’The Eyes of Tammy Faye’ finds its subject’s voice but does not have much else to say

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‘Tis the season for movies that seem to exist solely as awards vehicles for their lead actors. Two years ago it was Renée Zellweger in “Judy.” Last year saw Carey Mulligan in “Promising Young Woman.” And those are just recent examples that happened to snag Oscar noms, unlike the plethora of others that don’t.

This year has already seen Jennifer Hudson in the Aretha Franklin biopic “Respect.” It will soon see Kristen Stewart as Lady Diana in “Spencer.” In between lands “The Eyes of Tammy Faye,” featuring Jessica Chastain in the scene-chewiest role of (in)famous, showy, and defrocked televangelist Tammy Faye Bakker.

Let’s get this out of the way: Chastain is terrific and deserves the Oscar nomination that she’s sure to garner, as do the film’s makeup and hairstylists (seriously). But as captivating as Chastian is playing the effervescent but haunted Faye, both she and the film do not truly transcend high-gloss mimicry until the final half-hour, when we glimpse the movie “The Eyes of Tammy Faye” could and should have been.

Director Michael Showalter’s film presumes that its audience arrives with some advanced awareness of Faye and her husband, Jim Bakker (Andrew Garfield), who jointly established and grew the PTL (Praise The Lord) religious empire in the 1970s and 1980s. Otherwise, the uninitiated will find little compelling in the story of this peculiar pair, who met at Bible college in Faye’s native Minnesota before marrying and becoming itinerant preachers, hitting the road with their upbeat message of prosperity gospel.

The Bakkers’s success on Pat Robertson’s Christian Broadcasting Network segued into founding The PTL Club television program in 1974. Based in Charlotte, NC, PTL metastasized into a full-fledged media network and, later, a Christian retreat and theme park named Heritage USA.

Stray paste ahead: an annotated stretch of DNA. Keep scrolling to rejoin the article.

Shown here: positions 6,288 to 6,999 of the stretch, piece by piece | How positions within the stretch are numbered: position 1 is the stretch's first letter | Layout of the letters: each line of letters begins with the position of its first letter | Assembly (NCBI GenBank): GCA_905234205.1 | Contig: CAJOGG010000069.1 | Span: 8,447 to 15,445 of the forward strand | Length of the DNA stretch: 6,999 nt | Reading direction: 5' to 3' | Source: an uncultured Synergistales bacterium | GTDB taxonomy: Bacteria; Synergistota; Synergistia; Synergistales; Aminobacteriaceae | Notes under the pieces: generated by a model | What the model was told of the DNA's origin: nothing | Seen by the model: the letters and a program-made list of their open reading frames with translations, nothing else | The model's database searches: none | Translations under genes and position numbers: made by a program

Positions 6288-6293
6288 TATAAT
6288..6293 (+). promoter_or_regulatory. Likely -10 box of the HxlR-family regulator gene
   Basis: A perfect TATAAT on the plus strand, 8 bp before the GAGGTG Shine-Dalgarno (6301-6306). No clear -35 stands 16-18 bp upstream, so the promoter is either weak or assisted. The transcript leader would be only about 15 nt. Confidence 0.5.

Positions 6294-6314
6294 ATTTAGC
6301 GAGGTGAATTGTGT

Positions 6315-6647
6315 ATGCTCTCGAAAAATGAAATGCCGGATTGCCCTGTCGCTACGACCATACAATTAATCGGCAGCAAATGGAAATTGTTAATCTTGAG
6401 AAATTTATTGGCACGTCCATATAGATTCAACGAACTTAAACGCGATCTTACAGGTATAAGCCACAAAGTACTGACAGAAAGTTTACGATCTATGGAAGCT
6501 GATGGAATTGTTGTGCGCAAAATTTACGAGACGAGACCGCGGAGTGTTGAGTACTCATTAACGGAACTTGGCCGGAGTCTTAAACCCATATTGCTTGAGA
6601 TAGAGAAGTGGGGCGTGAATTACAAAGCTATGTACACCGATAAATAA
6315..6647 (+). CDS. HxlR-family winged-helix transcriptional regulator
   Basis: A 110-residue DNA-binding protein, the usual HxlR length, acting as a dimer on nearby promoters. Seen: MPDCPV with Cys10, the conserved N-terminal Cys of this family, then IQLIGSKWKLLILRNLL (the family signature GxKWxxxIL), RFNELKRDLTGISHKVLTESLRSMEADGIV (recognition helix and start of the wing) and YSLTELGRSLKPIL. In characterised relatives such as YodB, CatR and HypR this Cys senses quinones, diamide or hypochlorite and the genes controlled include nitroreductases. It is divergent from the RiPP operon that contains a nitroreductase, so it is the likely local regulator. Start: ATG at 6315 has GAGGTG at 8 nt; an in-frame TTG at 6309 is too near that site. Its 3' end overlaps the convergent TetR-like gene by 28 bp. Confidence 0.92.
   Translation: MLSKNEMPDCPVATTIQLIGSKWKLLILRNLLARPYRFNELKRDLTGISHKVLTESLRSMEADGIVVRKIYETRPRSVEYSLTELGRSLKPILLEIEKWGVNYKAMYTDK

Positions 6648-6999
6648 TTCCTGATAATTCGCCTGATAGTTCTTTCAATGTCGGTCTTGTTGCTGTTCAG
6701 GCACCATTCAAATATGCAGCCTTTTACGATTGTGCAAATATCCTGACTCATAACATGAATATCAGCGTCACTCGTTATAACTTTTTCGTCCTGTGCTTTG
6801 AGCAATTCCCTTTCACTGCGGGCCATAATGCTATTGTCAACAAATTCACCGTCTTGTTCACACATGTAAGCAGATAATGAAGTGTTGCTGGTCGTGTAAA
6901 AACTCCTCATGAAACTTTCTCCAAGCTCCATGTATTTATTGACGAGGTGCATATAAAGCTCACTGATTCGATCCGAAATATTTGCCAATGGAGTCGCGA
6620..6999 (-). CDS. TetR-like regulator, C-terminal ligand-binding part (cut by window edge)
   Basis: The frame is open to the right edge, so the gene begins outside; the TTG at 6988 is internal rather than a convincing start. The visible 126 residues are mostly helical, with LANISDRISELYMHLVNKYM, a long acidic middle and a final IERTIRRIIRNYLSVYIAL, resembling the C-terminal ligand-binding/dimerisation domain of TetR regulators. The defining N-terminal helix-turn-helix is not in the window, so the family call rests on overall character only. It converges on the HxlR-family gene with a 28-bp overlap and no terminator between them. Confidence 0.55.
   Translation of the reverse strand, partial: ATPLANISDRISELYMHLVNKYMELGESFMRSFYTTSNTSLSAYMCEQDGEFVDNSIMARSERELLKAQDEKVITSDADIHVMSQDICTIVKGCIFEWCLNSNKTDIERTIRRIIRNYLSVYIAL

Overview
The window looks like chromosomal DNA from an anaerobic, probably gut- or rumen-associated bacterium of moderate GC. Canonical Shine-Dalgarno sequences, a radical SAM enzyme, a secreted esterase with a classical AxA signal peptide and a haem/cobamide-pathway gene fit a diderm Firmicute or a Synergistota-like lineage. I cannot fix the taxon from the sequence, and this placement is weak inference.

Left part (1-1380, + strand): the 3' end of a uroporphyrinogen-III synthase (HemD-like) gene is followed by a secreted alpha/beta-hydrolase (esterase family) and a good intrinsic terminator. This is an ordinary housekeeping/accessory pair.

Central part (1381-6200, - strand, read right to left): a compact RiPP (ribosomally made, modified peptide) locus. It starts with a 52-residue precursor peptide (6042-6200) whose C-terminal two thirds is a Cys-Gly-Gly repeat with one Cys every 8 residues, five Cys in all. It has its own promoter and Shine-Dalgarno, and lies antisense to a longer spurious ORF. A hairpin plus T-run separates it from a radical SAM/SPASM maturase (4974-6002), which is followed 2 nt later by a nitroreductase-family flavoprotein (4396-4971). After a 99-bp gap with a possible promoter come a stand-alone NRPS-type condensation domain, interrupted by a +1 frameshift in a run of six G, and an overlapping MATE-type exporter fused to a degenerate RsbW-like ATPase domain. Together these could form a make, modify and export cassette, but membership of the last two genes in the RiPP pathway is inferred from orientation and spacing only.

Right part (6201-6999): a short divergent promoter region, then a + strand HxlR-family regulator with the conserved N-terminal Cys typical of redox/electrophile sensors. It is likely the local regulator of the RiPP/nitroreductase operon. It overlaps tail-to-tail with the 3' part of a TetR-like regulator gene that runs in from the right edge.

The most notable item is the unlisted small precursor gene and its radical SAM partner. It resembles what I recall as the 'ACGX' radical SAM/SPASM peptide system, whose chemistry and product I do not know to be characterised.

The common thread running throughout “Eyes of Tammy Faye” is giving its protagonist her due, from her instrumental role in helping build the couple’s ministry to her comparatively inclusive notions of fundamental Christianity, including women and gays — which placed Faye at odds with both her manipulative, opportunistic husband and the rest of the televangelist community, including the starkly anti-homosexual Jerry Falwell (Vincent D’Onofrio). Faye invited drug addicts on her show and listened to a guest explain how penile implants work. Her famous 1985 interview with Steve Pieters, a gay minister suffering from AIDS, on the PTL program is rightly hailed as audacious and courageous in the context of the right-wing commercial Christian ethos of that era (even if cringy portions of Faye’s actual interview are excised from the film recreation). 

Faye is consistently cast as a victim, from her stern mother’s (Cherry Jones) lifelong reproval to her husband’s marital and financial improprieties. Her rumored flirtation with country music producer Gary Paxton (Mark Wystrach) is linked to Bakker’s lack of affection for her, and Bakker coaxes her into a subsequent tearful televised mea culpa only as a ploy to pry open viewers’ wallets. Faye’s trademark pancake makeup and garish garbs act as her personal armor, shielding her from hurt. 

While this portrayal is not without merit, the film gets stuck on empathy for its subject, even during episodes — like her long-standing lavish lifestyle bankrolled by church donors — that cry out for at least some critique or chastisement. Faye is alternatively cast as both savvy and naive, forceful and timid, a key collaborator in constructing a religious conglomerate but unaware of its seedy inner workings.

The narrative cannot decide if it should be a satire or conventional biopic. It ends up as just a hagiography, revealing a subject to be what she always claimed to be while only skimming the surface of its fertile thematic subject matter. The storyline even treads carefully in chronicling Jim Bakker’s misdeeds, settling for the public record without any creative insight, undoubtedly because Bakker is still alive and able to file a lawsuit.

Only near the end, after the Bakkers’s fall from grace, does Chastain’s flamboyant performance find its pathos. She deserves her inevitable plaudits. The film, on the other hand, is just another rags to riches to redemption parable.


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